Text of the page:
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[ A.C. No. 9257 (Formerly CBD Case No. 12-3490), March 05, 2018 ]




The present case was initiated through a letter complaint to Judge Antonio P. Laolao, Sr., Presiding Judge of Municipal Trial Court, Branch 6, Davao City, against respondent Atty. Reynaldo G. Salutan for purportedly misleading the court and for contempt of court.

The factual and procedural antecedents of the case are as follows:

Complainant Edgar M. Rico explained that his relatives were plaintiffs in a civil case for Forcible Entry before the Municipal Trial Court in Cities (MTCC), Branch 4, Davao City. The court had ordered the defendants to restore plaintiffs' possession of the subject properties, remove all structures that had been introduced on the same, and to pay reasonable sum for their occupation of the properties.

Milagros Villa Abrille, one of the defendants in the aforementioned case, filed a separate case for Unlawful Detainer against Rico covering the same property. On November 6, 2001, the MTCC ordered Rico to vacate the premises. Subsequently, the Regional Trial Court (RTC) affirmed the MTCC ruling and issued a Writ of Execution.

On July 9, 2004, the court's sheriff executed a Return Service stating that the writ could not be served on Rico since the property subject of the case was different from the lot which Rico was occupying. Thereafter, Villa Abrille, through her counsel, respondent Atty. Salutan, filed a motion for the issuance of an Alias Writ of Execution. On May 15, 2007, the sheriff executed a Return of Service again since the alias writ could not be enforced for the same reason as the first time. On April 4, 2008, Villa Abrille once again filed a motion for the issuance of another Alias Writ of Execution, which, this time, the MTCC denied. Hence, Villa Abrille went to the Court for the issuance of a Writ of Mandamus to compel the MTCC to issue another Writ of Execution and for the sheriff to implement the same. The Court, however, dismissed the case.

For the fourth (4th) time, Villa Abrille filed another motion for the issuance of a Writ of Execution. This time, the MTCC granted it. Consequently, the court sheriff issued a Final Notice to Vacate to Rico on June 10, 2010. On June 15, 2010, the same sheriff led the demolition of the house and other improvements on the property. Thus, Rico filed the administrative complaint against Atty. Salutan.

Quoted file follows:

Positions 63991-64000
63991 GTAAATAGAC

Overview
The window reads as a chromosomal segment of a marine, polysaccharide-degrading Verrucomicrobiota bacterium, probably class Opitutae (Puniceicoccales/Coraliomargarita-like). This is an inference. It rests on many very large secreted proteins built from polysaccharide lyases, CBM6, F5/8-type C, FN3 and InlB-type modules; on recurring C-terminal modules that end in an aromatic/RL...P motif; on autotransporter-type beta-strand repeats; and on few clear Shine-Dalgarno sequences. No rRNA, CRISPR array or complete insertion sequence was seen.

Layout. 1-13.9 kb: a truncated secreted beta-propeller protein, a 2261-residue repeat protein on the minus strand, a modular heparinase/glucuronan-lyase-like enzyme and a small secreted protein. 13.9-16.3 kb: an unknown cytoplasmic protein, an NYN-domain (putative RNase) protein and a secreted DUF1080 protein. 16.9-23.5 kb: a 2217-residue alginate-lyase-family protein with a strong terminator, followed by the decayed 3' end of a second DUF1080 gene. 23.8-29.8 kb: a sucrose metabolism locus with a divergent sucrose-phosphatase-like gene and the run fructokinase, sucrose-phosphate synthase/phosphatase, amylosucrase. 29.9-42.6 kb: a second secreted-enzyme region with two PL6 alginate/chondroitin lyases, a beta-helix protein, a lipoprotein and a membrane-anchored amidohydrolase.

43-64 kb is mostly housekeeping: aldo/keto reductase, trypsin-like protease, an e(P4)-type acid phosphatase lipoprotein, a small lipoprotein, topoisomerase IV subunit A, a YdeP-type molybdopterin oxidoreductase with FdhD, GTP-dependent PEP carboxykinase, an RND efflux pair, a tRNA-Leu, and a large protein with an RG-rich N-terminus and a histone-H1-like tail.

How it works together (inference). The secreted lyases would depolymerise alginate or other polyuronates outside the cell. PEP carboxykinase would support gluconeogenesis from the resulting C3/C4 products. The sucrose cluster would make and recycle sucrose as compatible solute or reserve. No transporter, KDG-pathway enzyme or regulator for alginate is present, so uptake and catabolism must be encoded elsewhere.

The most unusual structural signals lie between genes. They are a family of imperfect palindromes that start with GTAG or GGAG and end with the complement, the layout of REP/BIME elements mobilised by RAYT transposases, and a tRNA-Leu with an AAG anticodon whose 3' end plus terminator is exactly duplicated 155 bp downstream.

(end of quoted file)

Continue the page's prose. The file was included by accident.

For his part, Atty. Salutan denied the charges and argued that he merely advocated for his client's cause and did the same within the bounds of the law and of the rules. He merely did what a zealous lawyer would naturally do in representation of his client.

On January 2, 2013, the Commission on Bar Discipline of the Integrated Bar of the Philippines (IBP) recommended the dismissal of the administrative complaint against Atty. Salutan, to wit:

Foregoing premises considered, the undersigned believes and so holds that the complaint is without merit. Accordingly, he recommends DISMISSAL of the same.[1]

On March 21, 2013, the IBP Board of Governors passed Resolution No. XX-2013-357,[2] which adopted the abovementioned recommendation, thus:

RESOLVED to ADOPT and APPROVE, as it is hereby unanimously ADOPTED and APPROVED the Report and Recommendation of the Investigating Commissioner in the above-entitled case, herein made part of this Resolution as Annex "A", and finding the recommendation fully supported by the evidence on record and the applicable laws and rules, the case is hereby DISMISSED.

Thereafter, Rico moved for reconsideration of said Resolution. On March 23, 2014, the IBP Board of Governors passed another resolution, Resolution No. XXI-2014-183,[3] denying said motion for reconsideration and approving its 2013 Resolution, to wit: 

RESOLVED to DENY Complainant's Motion for Reconsideration, there being no cogent reason to reverse the findings of the Commission and it being a mere reiteration of the matters which had already been threshed out and taken into consideration. Thus, Resolution No. XX-2013-357 dated March 21, 2013 is hereby AFFIRMED.

The Court's Ruling

The Court finds no cogent reason to depart from the findings and recommendation of the IBP that the instant administrative complaint against Atty. Salutan must be dismissed.

In administrative proceedings, the burden of proof rests upon the complainant. For the court to exercise its disciplinary powers, the case against the respondent must be established by convincing and satisfactory proof.[4]

Here, despite the charges hurled against Atty. Salutan, Rico failed to show any badge of deception on the lawyer's part. There was no court decision declaring that Villa Abrille's title was fake or that it had encroached on Rico's property. All that Atty. Salutan did was to zealously advocate for the cause of his client. He was not shown to have misled or unduly influenced the court through misinformation. He merely persistently pursued said cause and he did so within the bounds of the law and the existing rules. He succeeded at finally having the writ of execution, albeit at the fourth (4th) time, implemented.